I enjoyed the build-up to the reveal in this book. It was full of emotion and intensity. Helena brought in culture, family, lovers, and so many other dynamics to give the idea depth and a sense of reality. It was one I couldn't put down.
Set between Finland and Sweden, between the 1970s and the present millenium, 'Coffee and Vodka' reveals what it was like for a young girl to be uprooted from her home and transplanted to another country. One where she doesn't speak the language and is despised for her nationality. I'm not ashamed to say this novel made me cry, but it also made me smile.
At one point, Eeva sums up her predicament, "I looked fairly normal again, as normal as you can with a treacherous sister, estranged father and dying Grandmother. And a love affair with a married Polish dentist!" Well, hasn't everyone been there? But even if these things are as foreign to you as they are to me, along with the settings in this novel, Eeva's story will still strike a chord. Its descriptions of the difficulties of childhood, sisterhood, relationships and parenthood transcend national borders. Because families are universal, even if they sometimes aren't simple. This is a novel about displacement and family separation but it is also a story of hope.
This is a fascinating story of immigration and how an already unstable family begins to disintegrate under its pressure. It's also a story of healing a long estrangement.
What is remarkable about this narrative is that it contains both; it unflinchingly looks at the complexity of family relationships. In the first half of the story, the terrifying father with his uncontrollable rages becomes, in the second half, a much smaller and grief-stricken man, who has clearly suffered from guilt all his life. Like coffee and vodka, the two things aren't meant to go together. Most writers would portray one or the other...the richness in this book is that we get both, that more is asked of us, as readers, than simple condemnation or pity.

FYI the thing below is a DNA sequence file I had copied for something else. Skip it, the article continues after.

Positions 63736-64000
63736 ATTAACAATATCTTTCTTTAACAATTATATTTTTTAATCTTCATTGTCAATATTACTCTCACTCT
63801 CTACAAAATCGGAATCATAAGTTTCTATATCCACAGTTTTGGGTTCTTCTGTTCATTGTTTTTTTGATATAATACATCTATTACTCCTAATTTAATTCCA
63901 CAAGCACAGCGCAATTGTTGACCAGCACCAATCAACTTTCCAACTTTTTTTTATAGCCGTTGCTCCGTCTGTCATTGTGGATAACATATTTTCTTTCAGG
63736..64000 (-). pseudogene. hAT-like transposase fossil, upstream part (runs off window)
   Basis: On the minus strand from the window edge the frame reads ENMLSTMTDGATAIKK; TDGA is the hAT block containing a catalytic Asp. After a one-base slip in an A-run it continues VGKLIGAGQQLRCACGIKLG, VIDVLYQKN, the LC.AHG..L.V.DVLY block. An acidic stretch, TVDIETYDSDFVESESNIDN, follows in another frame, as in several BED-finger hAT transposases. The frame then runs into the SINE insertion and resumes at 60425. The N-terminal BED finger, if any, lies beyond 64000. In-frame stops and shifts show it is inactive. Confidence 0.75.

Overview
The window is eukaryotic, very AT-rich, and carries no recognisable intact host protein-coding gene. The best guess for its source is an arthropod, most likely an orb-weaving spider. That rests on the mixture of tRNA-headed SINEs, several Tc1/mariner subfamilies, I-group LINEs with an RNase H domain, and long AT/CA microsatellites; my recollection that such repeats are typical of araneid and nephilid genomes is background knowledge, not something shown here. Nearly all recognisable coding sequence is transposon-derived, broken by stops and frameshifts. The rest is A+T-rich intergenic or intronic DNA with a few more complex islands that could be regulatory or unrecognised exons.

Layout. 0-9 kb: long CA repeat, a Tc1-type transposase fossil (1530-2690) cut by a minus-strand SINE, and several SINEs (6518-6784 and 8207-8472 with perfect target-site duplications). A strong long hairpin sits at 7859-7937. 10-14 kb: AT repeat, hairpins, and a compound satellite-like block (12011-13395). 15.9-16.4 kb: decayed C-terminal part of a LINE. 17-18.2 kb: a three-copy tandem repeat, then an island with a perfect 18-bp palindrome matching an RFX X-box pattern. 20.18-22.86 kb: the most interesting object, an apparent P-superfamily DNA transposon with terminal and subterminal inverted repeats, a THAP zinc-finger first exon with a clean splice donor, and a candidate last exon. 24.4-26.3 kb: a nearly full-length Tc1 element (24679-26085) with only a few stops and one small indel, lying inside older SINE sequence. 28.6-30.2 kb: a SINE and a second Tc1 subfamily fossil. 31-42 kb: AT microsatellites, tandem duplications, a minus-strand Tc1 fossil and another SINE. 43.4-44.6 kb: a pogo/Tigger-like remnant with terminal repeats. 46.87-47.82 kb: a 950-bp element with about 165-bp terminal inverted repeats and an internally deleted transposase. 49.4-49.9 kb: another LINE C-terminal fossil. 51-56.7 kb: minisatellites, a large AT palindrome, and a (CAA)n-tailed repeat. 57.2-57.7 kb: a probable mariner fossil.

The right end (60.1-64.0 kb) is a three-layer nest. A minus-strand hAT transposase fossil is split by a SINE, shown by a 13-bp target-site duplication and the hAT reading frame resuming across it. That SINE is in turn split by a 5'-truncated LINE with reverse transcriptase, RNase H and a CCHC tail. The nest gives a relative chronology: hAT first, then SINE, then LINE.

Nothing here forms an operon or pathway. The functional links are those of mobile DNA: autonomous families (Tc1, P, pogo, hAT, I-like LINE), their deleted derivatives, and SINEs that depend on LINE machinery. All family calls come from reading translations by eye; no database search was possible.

The result is a rich story that stays with us and continues asking its questions in our own families, as well.
In 1974, Eeva and her family move from Finland to Stockholm. In many respects this should have been an easy transition but the cultural differences between the two countries play an important role in the early part of the story. Evva is still a child and isn't fully aware of the undercurrents of emotion which affect both of her parents, and whilst her elder sibling, Anja is close enough in age, there doesn't seem to be a strong emotional bond between the sisters. Thirty years later in 2004, Eeva returns to Finland, ostensibly to visit her sick grandmother, but this visit is also a disturbing return to the country of her birth and stirs up long buried secrets and stifled emotions.
Overall, the story of Eeva and her family really took me by surprise. There are some clever observations which really make you sit up and take notice, and the dissection of family values is particularly well done. It is interesting to observe the changes that time imposes on all of the characters, as Eeva, Anja and their parents are very different people thirty years on. Part of the appeal of the story is observing how these changes affect the future happiness of all the family.
In the past my own personal knowledge of Scandinavian writing has been confined to the crime fiction genre of scandi-noir. It is always refreshing to try something different, and Coffee and Vodka with its subtle shades of light and dark is a perfectly good place to start.